What Will He Think of Her?
Tamika’s heart pounded, and sadness overwhelmed her. Part of her wanted to marry him, but she couldn’t. There was so much he didn’t know about her, and she doubted he would want to marry her after he found out. Tamika hung up the phone feeling as if she had given up a piece of her heart. A lump developed in her throat, and she wondered if she had made a mistake telling him no.
There was a part of Tamika that resented this Muslim man who wanted to marry her. Tamika knew her feelings were unjustly critical. But he’d spoken againstcollege students having boyfriends and girlfriends, and his words opened up wounds that she had hoped to heal.
Tamika had made many mistakes before becoming Muslim. Caught up in the social life of high school, she hadn’t seen herself drowning. Parties and clubs were regular scenes for her, and they were always filled with alcohol, marijuana, and good-looking men. She dressed the part, played the part, and eventually became the part. She partied, drank, and did whatever everyone else did.
Later,when Tamika saw the Muslim man again, she let him know she changed her mind. She would marry him after all.And finally, as a cruel climax to her degenerate life, she became involved with a young man who was known for crushing hearts. It was a harsh introduction to the world of men. He would be the first and last boyfriend she had. Scarred by the experience, she had turned to the church and vowed to give her life to God. Now, as a Muslim, she wanted to forget about her past sins.
“What were you afraid of?” he asked.
Tamika grew silent, unsure how to respond. She had pushed her insecurity about her past to the back of her mind, and her healing was in choosing to forget. It was easier to pretend it had never happened than to risk that her confession would sour what they had found in each other. But now she felt cornered, and as her mind raced in search of a safe response, she realized honesty was her only option.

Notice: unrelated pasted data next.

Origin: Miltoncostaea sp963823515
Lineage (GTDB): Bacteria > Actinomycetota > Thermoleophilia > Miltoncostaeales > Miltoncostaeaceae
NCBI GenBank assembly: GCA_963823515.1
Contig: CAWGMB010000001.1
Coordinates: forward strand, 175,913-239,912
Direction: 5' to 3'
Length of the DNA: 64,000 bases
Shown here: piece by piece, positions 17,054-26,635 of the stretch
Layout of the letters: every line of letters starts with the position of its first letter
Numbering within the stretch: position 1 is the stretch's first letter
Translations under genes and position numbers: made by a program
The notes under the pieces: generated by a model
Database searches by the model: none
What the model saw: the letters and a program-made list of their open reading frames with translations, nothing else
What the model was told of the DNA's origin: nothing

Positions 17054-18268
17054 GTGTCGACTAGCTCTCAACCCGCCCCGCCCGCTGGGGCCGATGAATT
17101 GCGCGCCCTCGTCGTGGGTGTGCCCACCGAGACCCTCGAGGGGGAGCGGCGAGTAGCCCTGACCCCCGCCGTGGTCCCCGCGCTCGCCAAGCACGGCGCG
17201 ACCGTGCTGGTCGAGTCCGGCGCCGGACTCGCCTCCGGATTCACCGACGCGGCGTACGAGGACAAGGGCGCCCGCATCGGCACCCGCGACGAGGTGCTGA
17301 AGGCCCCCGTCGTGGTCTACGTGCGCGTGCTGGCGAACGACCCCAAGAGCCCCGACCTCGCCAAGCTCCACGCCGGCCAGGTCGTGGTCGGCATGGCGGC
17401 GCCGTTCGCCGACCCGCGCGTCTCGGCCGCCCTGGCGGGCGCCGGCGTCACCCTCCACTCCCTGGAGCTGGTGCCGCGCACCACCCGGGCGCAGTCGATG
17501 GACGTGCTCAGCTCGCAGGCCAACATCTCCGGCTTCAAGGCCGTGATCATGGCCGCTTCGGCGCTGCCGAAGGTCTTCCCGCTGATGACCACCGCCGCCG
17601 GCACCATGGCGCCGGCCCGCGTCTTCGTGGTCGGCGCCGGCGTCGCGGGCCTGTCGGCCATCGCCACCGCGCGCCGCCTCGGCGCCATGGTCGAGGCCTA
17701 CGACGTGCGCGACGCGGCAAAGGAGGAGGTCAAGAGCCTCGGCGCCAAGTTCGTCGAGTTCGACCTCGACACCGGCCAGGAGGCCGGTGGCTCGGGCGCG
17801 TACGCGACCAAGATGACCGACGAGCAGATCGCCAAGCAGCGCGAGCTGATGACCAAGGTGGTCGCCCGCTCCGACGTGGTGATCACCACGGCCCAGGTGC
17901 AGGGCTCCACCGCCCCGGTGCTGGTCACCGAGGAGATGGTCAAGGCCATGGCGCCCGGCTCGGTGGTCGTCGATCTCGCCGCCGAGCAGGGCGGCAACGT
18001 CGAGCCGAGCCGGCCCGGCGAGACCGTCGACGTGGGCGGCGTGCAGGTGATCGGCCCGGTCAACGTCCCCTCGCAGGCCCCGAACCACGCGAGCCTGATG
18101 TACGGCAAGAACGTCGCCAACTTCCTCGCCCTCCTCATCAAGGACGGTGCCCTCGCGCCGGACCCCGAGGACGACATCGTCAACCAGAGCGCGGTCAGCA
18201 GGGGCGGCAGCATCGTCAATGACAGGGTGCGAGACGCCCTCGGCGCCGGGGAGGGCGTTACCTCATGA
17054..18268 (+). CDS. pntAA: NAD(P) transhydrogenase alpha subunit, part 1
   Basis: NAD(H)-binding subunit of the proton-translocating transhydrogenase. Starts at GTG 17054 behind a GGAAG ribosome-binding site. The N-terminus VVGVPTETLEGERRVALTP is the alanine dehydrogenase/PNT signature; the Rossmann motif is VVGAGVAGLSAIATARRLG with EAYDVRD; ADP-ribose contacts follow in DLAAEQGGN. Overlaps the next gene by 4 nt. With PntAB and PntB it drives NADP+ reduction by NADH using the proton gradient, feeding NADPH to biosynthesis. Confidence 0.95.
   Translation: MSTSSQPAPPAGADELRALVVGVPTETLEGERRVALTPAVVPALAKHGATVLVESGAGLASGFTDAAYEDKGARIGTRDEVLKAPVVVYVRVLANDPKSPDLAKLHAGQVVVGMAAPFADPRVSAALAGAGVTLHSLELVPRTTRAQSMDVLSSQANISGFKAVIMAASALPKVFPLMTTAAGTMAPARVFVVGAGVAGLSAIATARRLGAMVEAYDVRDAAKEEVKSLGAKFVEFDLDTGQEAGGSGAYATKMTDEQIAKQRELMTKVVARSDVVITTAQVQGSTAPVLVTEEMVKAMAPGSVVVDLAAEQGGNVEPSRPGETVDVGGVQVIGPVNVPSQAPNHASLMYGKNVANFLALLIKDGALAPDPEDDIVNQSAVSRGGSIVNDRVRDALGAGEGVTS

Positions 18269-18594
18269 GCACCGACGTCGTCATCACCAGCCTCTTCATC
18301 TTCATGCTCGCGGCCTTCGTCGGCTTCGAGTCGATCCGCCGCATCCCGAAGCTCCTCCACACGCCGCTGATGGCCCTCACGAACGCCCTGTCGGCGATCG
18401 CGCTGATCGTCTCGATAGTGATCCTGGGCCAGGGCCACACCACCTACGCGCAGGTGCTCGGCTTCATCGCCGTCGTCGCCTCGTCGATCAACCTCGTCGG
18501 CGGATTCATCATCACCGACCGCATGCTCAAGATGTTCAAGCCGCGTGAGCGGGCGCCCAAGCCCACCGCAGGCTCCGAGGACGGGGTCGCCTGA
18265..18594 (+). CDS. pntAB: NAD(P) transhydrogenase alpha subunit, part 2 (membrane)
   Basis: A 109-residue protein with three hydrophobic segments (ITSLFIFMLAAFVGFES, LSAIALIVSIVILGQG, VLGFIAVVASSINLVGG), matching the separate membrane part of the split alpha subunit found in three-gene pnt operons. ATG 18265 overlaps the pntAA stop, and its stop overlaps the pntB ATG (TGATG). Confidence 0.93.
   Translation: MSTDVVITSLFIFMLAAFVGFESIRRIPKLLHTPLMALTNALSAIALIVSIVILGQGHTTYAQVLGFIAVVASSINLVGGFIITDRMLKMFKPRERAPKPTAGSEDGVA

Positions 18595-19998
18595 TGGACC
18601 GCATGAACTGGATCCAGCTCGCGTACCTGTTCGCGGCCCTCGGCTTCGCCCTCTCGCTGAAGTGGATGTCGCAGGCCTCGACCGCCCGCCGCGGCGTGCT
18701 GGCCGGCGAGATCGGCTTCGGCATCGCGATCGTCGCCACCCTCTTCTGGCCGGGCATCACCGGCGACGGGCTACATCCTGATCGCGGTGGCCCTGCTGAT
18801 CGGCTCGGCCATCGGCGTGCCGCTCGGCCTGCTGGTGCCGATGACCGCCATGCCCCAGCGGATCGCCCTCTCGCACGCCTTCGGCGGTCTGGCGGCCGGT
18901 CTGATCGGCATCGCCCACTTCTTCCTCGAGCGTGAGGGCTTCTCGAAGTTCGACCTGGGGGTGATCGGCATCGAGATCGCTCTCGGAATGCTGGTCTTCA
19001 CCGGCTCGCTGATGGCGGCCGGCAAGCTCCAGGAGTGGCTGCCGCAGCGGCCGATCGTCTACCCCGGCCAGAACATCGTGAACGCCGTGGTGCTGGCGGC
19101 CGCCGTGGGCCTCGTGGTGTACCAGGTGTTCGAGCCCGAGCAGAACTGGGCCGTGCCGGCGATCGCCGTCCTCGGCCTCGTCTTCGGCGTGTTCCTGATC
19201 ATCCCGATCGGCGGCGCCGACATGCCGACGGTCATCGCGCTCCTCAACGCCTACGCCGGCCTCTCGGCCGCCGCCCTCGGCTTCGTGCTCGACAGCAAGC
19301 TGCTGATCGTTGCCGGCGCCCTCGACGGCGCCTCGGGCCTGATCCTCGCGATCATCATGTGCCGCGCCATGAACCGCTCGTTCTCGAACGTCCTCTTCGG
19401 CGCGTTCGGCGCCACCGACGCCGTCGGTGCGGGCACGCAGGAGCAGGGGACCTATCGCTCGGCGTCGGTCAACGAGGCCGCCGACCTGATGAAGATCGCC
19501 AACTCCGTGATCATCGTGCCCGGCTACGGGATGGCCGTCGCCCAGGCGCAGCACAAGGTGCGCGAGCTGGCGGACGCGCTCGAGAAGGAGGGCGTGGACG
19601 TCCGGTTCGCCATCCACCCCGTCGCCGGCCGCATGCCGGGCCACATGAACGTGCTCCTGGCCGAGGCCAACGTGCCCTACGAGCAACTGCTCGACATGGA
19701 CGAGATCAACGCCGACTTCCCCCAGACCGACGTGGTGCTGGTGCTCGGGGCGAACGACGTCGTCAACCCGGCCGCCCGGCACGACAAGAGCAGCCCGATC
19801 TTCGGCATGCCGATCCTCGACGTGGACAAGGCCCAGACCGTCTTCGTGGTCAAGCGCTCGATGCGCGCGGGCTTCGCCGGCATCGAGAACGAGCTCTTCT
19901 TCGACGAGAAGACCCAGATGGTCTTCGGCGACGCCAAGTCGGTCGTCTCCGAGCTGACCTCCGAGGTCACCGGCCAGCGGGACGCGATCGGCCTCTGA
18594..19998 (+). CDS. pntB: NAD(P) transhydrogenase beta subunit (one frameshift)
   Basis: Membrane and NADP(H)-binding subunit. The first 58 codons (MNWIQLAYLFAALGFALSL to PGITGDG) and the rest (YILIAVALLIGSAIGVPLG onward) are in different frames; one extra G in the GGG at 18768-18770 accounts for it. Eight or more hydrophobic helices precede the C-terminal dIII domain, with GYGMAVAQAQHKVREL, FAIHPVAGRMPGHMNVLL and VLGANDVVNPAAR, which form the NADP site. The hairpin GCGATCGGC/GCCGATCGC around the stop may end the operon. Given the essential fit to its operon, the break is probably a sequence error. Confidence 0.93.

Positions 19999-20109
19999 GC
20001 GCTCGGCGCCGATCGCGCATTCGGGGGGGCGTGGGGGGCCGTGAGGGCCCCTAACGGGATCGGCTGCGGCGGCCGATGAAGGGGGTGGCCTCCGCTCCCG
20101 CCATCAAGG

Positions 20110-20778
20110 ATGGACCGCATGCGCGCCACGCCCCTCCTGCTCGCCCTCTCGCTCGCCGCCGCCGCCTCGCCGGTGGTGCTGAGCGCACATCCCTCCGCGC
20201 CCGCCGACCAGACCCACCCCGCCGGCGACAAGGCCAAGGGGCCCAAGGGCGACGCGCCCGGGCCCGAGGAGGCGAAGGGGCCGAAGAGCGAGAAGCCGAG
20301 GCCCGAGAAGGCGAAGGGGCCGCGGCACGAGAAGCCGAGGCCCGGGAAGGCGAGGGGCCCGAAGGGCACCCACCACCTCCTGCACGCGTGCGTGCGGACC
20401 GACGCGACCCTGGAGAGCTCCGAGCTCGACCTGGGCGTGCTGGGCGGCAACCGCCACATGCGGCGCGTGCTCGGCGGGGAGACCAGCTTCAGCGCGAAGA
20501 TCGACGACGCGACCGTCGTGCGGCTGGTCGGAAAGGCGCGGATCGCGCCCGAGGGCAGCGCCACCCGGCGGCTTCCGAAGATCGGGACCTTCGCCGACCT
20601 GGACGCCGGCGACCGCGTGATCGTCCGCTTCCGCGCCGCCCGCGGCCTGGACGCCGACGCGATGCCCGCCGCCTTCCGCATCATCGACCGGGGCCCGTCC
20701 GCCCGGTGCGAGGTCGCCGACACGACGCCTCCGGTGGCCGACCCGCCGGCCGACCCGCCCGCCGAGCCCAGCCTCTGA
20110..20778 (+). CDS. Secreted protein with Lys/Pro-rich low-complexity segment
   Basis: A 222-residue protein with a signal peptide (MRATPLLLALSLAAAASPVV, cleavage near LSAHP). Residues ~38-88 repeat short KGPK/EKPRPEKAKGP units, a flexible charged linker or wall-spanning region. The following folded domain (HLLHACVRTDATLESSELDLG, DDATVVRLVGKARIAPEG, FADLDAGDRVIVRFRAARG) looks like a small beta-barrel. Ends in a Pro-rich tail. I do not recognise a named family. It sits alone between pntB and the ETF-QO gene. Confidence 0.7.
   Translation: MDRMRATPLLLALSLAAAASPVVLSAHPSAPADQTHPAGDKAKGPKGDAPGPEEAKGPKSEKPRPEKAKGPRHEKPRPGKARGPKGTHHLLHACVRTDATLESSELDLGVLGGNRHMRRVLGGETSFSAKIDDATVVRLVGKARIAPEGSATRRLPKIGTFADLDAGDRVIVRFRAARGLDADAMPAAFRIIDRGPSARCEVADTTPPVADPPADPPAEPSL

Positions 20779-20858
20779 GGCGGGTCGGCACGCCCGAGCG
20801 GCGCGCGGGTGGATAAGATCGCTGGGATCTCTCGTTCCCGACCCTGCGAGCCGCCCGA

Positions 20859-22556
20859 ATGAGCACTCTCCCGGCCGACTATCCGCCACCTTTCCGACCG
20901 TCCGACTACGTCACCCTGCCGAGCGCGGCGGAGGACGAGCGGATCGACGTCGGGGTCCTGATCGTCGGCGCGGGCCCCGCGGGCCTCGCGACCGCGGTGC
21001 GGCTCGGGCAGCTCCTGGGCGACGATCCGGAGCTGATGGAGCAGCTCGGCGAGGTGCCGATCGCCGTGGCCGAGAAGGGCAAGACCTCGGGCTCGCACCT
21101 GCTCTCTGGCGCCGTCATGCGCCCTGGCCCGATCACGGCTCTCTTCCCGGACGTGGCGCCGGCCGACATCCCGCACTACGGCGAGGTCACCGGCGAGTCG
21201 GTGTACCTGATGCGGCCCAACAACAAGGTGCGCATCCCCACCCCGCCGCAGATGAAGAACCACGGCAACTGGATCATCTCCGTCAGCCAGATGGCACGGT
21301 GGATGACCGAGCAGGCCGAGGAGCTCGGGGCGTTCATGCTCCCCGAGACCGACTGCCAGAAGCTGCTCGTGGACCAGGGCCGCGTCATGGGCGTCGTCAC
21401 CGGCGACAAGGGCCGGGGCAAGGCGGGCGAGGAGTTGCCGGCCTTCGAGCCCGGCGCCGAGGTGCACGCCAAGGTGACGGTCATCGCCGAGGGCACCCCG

She tried to gather her thoughts. “You,” she said finally.
He wrinkled his forehead in confusion. “What do you mean?”
“I wasn’t always Muslim,” she said, letting the implications of her words sink in.
With an empathetic sigh, he shook his head in self-reproach. “I’m no angel, Tamika,” he said, “and I didn’t expect you to be one.”
“Tamika.” He drew in a deep breath and exhaled slowly. He couldn’t look at her. He bit his lower lip and stared distantly in deep thought. “I was always Muslim,” he said finally, confessing his sins as their eyes met, “so I have no excuse.”“I was afraid you’d judge me for it,” she said.
Is Being a Virgin Really That Important?
In the excerpt from my novel A Voice, Tamika is reluctant to agree to marry a Muslim who proposed to her because she’s afraid that he will judge her for a past sin. She is no longer a virgin, and she thinks this will be a “deal breaker” for him. However, to her surprise she learns that although he himself grew up in a Muslim family, he is not a virgin himself. It makes no difference to him whether or not Tamika fell into sin in her past life.
In fact, when he asked to marry her, he had never assumed she was a virgin in the first place.In any case, it is apparent that Tamika’s regret for her past sin is affecting her sense of self-worth as a Muslim even though her sin occurred before she even accepted Islam.
And Tamika is not alone. Many Muslim women, including those who grew up in Muslim families, are facing a similar struggle. They fell into sin and lost their virginity. But later they felt bad, gave up the sin, and repented to Allah. Yet they still despair over their wrongs.
Allah (SWT) says,
“Say, O My slaves who have wronged their souls! Despair not of the mercy of Allah.
Verily, Allah forgives all sins.
Truly, He is Oft-Forgiving, Most Merciful.” (Qur’an, 39:53)
However, humans are not so merciful.
Hypocrisy and Double Standards of Muslims